Could it be that SI employs two basketball writers named Bruce Newman? The man who lauded the ACC in general and North Carolina in particular (North Carolina Kicks Up Its Heels. March 12) could not possibly have gone so sour on that venerable circuit in only one week (Many an Oops twixt the Bail and the Hoops, March 19). Dean Smith didn't lose his genius; Penn was a truly dangerous team, and the Tar Heels were lackadaisical, while the Quakers played like a team possessed.
ROBERT J. LANNON
Elkins Park, Pa.
Bruce Newman has written two excellent articles on the ACC tournament and the first round of the NCAA, but, my goodness, you would have to admit to the fact that he's a bit schizophrenic.
F.W. AVERY, M.D.
O.K., O.K. Bruce Newman has been sitting "by the ditch" along Tobacco Road, and he finally got what he's been waiting for. The supposedly almighty, overexposed, over-hyped kings of the ACC. North Carolina and Duke, are dead.
But please don't pin the full blame of the ACC's lordly reputation on us folks in what Newman calls "the land of the losers." We did not rank Duke No. 1 in preseason polls, the way some national sports magazines did. We did not rank North Carolina No. 3 and Duke No. 6, as the national media and coaches did at the end of this past regular season. We did not pick North Carolina as the NCAA tournament favorite, as the Las Vegas sharpsters did. We do not make Penn's Tony Price sit and watch the Carolina TV show. And we do not pressure SPORTS ILLUSTRATED into making the ACC tournament a cover story every year.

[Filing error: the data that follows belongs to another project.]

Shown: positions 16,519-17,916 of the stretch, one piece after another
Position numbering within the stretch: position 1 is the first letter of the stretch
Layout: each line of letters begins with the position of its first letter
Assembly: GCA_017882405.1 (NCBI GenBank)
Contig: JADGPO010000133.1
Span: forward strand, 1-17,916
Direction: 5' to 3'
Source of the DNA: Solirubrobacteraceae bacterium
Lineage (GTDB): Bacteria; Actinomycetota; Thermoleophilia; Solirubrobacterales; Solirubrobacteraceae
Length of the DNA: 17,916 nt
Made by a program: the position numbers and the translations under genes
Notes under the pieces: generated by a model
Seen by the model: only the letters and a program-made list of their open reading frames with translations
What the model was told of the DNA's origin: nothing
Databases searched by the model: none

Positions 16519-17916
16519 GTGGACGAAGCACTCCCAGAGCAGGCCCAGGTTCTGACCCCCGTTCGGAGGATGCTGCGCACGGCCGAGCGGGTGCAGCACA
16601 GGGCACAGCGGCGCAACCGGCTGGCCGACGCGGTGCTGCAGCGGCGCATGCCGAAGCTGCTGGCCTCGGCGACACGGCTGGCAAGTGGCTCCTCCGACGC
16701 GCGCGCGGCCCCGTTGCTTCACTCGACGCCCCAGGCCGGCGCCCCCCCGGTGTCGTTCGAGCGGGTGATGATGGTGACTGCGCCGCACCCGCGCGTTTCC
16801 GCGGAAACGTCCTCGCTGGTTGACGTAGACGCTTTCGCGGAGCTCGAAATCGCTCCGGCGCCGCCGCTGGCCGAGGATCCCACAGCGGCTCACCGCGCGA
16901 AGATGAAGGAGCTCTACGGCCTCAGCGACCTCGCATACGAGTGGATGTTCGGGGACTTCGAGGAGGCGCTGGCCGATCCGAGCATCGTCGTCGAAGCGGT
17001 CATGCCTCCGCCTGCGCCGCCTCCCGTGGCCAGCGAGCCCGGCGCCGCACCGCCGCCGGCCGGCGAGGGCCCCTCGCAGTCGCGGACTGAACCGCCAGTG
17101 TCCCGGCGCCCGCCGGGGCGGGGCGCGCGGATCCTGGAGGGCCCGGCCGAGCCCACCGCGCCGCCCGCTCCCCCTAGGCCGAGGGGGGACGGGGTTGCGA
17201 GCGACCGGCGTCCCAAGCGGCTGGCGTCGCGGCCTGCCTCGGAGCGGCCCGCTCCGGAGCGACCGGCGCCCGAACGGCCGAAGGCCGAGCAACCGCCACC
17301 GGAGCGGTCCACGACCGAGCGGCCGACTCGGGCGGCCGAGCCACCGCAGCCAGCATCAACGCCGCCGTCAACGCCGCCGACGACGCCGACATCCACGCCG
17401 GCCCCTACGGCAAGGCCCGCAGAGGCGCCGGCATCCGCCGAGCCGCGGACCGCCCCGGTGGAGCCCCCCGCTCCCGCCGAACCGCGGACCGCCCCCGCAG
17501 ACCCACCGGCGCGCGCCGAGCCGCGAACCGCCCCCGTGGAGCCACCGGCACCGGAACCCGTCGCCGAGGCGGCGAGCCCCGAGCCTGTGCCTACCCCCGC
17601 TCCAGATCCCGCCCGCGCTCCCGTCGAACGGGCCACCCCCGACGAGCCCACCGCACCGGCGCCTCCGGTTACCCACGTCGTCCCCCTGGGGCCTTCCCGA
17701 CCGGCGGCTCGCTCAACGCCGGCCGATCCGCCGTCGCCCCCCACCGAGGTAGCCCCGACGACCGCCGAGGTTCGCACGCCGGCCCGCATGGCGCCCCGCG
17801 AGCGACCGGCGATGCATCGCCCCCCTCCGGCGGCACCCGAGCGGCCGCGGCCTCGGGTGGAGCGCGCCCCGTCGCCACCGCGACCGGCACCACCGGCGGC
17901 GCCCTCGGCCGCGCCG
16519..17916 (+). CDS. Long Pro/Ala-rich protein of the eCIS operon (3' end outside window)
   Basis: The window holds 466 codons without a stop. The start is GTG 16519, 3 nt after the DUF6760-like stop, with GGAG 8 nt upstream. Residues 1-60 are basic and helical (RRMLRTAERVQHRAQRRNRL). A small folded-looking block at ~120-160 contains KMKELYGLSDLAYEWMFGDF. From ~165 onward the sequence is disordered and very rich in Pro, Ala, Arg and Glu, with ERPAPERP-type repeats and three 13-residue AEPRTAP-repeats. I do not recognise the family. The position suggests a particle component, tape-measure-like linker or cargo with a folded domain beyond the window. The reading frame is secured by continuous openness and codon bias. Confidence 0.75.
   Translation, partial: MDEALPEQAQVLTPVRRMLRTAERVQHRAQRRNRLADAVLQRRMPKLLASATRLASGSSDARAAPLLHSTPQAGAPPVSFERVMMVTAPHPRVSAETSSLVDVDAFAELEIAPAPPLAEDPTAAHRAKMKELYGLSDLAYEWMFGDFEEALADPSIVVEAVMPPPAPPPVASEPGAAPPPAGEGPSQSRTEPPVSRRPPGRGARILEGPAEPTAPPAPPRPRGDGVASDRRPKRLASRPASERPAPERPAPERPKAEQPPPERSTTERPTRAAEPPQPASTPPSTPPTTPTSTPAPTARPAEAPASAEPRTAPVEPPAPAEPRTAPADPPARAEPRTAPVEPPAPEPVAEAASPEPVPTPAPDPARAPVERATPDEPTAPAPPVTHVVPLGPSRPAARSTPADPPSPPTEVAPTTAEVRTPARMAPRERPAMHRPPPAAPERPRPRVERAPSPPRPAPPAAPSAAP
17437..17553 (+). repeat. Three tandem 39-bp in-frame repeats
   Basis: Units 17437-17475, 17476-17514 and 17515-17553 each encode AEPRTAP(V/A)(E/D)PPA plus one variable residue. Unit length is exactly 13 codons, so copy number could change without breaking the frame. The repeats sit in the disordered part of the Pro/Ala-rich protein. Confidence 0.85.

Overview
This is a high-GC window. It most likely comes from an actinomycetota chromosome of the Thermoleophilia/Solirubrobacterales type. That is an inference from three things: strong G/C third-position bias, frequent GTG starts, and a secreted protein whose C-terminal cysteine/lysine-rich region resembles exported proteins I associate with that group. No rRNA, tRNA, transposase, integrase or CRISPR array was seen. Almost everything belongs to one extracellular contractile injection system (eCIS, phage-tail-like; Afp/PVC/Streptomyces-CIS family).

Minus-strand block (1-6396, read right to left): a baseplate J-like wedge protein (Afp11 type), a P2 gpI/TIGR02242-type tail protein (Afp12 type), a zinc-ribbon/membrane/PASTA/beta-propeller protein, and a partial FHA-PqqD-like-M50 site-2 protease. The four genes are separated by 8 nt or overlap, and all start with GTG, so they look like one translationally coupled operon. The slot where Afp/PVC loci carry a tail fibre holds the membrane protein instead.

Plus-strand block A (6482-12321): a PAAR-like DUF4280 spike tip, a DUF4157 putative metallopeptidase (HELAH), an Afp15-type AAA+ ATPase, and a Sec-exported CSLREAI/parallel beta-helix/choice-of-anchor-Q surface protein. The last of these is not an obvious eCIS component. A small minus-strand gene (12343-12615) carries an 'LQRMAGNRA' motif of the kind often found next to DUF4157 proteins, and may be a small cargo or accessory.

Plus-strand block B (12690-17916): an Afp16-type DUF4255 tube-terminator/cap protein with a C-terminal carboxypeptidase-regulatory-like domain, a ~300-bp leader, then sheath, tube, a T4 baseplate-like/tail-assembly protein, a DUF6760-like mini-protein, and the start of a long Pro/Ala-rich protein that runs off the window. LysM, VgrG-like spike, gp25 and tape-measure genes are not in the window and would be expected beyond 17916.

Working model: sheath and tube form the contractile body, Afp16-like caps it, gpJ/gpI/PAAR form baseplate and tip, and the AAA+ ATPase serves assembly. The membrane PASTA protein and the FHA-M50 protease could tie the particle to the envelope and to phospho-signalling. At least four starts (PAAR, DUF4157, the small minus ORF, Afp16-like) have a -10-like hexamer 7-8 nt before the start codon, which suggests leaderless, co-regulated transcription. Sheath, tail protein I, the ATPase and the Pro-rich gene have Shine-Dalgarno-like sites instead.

The only thing we've done is enjoy some great basketball the last five months. We eat it, drink it and sleep it. If ACC basketball irritates you opportunists all that much, then why don't you just ignore it?
The fact that Penn has won eight of its last 12 meetings with ACC teams must have some significance. This year alone, Penn was three for three against the ACC, with one of those wins on an ACC court. St. John's was two for two this season against Duke, the pre-season SPORTS ILLUSTRATED choice for No. 1. To top it off, Penn made it to the final four, which was refreshingly stocked with new faces.
King of Prussia, Pa.
ACC teams do not, as Newman stated, get "swallowed up" in NCAA tournaments. Since 1974, and including this year's two losses, ACC teams have a combined 18-10 record in the NCAAs. A few conferences or geographical groups have superior records attributable to an outstanding school—for example, Kentucky, Indiana, UCLA and Marquette. Six ACC teams have combined for the 18-10 record since 1974.
Proponents of college basketball in the Midwest and Northeast will long relish this year's postseason tournaments. The early demise of all five Atlantic Coast Conference entries hopefully will destroy the myth of ACC basketball supremacy.